As Sixties pop glamour came to the High Court, the Bonzo Dog Doo-Dah Band won a heated battle to protect its name. Now the case has sparked calls to close a trade mark loophole

The art school students who got together to make music in a West Dulwich flat in 1962 were an imaginative bunch. But even the creative genius Vivian Stanshall could not have guessed that, nearly six decades on, the formation of the Bonzo Dog Doo-Dah Band would be subject to arguments before a robed High Court judge.

Allegations about what happened on the evening of 25 September 1962 appeared in hundreds of paragraphs of evidence considered by Chief ICC Judge Briggs in Slater and Ors v Anglo Atlantic Media Limited, judgment in which was handed down earlier this month.

Untypically for court actions involving the golden age of pop, it did not involve splits over ‘musical differences’ or a cigar-chomping impresario signing up a group of teenagers saying ‘Let’s talk about the money later’. Rather, it concerned a trade mark granted long after the Bonzos’ glory years. (The group’s only chart hit, I’m the Urban Spaceman, reached number five in 1968.)

Neither did the case break new legal ground – though the judge’s coruscating remarks on witness statements packed with ‘inadmissible opinion… bare assertion and irrelevancies’ might make useful reading for litigants in person. However, it has sparked a campaign for a change in the rules governing trade mark registration.

It began when the band challenged a figurative trade mark containing its name filed in 2015 by Robert Carruthers, a promoter who had organised Bonzo Dog reunion concerts, on behalf of his company Anglo Atlantic Media. In October last year, the registrar of trade marks granted an application cancelling the mark, ruling it had been filed in bad faith.

Oliver Morris for the registrar ruled that ‘persons or businesses who engage with a band [in the way Anglo Atlantic did] should not be registering trade marks the effect of which would be to put them in complete control of the name of the band they represent.’

The ruling noted that the proceedings had been ‘hard fought in an often emotionally charged manner’. The registrar said he would invite submissions on whether letters before action sent to the band’s witnesses constituted a potential attempt to pervert the course of justice by intimidating witnesses or parties.

While the case was in progress, Carruthers issued High Court claims accusing parties in the case of ‘conspiracy to injure’, ‘malicious falsehood’, ‘statutory misrepresentation’ and trade mark infringement. A 74-page witness statement included allegations of ‘racist and sociopathic tendencies’. The claim was heard in the Rolls Building in February and judgment handed down by Skype earlier this month.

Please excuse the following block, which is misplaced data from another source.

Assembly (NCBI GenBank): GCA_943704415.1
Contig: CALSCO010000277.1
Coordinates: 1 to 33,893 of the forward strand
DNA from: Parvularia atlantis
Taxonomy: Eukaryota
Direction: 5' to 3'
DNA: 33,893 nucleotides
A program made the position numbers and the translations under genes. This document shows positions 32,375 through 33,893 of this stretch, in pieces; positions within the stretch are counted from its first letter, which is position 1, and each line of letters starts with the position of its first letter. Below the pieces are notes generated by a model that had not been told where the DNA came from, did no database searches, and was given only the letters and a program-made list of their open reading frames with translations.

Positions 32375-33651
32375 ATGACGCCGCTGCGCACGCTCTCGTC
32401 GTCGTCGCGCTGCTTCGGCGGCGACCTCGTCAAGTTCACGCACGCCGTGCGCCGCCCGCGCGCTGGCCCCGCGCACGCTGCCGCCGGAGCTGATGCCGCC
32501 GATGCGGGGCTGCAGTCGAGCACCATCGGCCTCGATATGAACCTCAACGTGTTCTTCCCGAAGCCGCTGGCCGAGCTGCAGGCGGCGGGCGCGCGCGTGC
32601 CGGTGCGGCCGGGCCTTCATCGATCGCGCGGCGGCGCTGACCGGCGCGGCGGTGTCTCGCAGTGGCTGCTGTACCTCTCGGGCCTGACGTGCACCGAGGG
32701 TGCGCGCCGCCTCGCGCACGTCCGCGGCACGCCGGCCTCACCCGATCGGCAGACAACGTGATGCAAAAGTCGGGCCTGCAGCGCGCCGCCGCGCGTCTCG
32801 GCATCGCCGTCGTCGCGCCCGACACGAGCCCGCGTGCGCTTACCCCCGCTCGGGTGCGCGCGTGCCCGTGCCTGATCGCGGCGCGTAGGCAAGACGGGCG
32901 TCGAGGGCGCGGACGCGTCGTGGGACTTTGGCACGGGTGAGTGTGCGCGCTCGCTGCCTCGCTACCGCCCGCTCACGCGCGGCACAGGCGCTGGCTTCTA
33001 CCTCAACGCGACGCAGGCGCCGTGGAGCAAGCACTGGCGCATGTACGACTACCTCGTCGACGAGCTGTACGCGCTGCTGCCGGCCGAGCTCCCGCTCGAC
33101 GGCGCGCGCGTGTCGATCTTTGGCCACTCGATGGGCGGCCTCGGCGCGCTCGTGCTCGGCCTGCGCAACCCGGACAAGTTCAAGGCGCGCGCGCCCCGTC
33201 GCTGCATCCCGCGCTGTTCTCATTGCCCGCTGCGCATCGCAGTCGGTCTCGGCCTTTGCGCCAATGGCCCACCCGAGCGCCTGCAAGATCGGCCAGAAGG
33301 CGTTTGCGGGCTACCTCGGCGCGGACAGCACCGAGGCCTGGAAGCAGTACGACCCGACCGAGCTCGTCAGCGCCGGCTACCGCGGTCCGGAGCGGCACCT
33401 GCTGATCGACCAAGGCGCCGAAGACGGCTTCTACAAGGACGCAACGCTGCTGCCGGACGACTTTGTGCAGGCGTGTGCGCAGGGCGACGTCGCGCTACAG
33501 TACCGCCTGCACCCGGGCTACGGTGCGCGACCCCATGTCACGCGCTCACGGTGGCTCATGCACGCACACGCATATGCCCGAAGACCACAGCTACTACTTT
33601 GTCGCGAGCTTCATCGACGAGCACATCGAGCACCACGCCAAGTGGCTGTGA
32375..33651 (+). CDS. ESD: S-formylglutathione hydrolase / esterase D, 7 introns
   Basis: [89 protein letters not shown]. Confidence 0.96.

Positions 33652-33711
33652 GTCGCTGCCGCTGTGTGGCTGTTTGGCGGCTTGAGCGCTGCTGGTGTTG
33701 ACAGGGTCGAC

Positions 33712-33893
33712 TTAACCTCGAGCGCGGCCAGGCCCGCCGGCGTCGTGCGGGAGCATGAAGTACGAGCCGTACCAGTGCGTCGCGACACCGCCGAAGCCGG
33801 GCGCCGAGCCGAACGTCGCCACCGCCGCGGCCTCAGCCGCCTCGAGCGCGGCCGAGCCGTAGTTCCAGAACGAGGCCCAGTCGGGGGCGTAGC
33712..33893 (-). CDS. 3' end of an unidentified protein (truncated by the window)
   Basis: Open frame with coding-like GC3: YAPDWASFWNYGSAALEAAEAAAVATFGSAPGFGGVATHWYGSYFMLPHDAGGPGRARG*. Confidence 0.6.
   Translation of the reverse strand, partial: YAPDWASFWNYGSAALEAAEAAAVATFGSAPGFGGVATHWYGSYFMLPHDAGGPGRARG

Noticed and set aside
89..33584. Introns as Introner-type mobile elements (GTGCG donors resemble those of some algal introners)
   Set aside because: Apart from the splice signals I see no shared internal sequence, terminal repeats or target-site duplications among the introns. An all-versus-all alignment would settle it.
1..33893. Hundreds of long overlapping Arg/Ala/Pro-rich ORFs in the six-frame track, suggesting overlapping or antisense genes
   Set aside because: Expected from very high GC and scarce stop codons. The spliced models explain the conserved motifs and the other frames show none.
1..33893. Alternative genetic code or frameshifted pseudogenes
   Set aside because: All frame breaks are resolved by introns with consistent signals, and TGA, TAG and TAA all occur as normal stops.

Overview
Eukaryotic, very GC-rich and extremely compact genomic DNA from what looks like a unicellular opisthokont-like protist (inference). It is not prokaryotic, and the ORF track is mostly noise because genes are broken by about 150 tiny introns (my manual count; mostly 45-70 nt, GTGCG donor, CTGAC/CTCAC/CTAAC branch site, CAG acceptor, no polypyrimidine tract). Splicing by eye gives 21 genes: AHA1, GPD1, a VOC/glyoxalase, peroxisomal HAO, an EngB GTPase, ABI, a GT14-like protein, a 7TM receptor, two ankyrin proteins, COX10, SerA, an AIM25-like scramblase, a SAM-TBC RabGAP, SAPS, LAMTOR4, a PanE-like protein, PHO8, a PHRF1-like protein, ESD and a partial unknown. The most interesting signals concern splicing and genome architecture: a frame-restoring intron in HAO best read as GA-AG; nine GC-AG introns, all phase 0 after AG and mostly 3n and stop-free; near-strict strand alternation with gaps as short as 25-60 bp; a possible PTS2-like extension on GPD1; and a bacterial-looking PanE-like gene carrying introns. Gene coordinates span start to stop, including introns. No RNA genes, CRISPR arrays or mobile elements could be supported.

In a scathing verdict, Briggs J dismissed Carruthers’ claims as totally without merit. One claim amounted to ‘collateral attacks on the findings of the registrar’, the judgment said, while the allegedly defamatory statements were covered by absolute privilege. ‘In my judgment the decision of the registrar was of a court of competent jurisdiction where procedural rules applied, and a full decision reached after a hearing in open forum,’ the judgment stated. ‘The applicants were entitled to put their case to the IPO and the absolute privilege rule protects them.’

The judge concluded: ‘The overall impression one gets… is that Mr Carruthers is on a mission to defeat the band and raises every point he can think of, regardless of relevance, to achieve his aim.’

At the close of the Skype hearing, the judge awarded indemnity costs against Anglo Atlantic. Appearing for Carruthers at the hand-down, Kwabena Owusu of Clerksroom chambers argued that the £50,000 claimed was excessive as the witness statements had been examined with an ‘unreasonable level of detail’ by West End firm Trainer Shepherd Phillips Melin Haynes LLP, which acted for the band. The judge rejected the argument, describing it as ‘a submission of “save me from myself”,’ adding that the quoted hourly rate of £375 was ‘considerably lower than some I have seen’.

The Bonzos, with the backing of the Musicians Union, are now campaigning to close what they say is a loophole allowing anyone to appropriate a band’s name by paying a £200 fee without having to provide adequate proof of ownership.  

Despite their victory, they remain critical of the legal process. Drummer ‘Legs’ Larry Smith said: ‘The band has suffered monstrous threats, lies and claims that should never have been issued and then allowed to be processed in the first place.’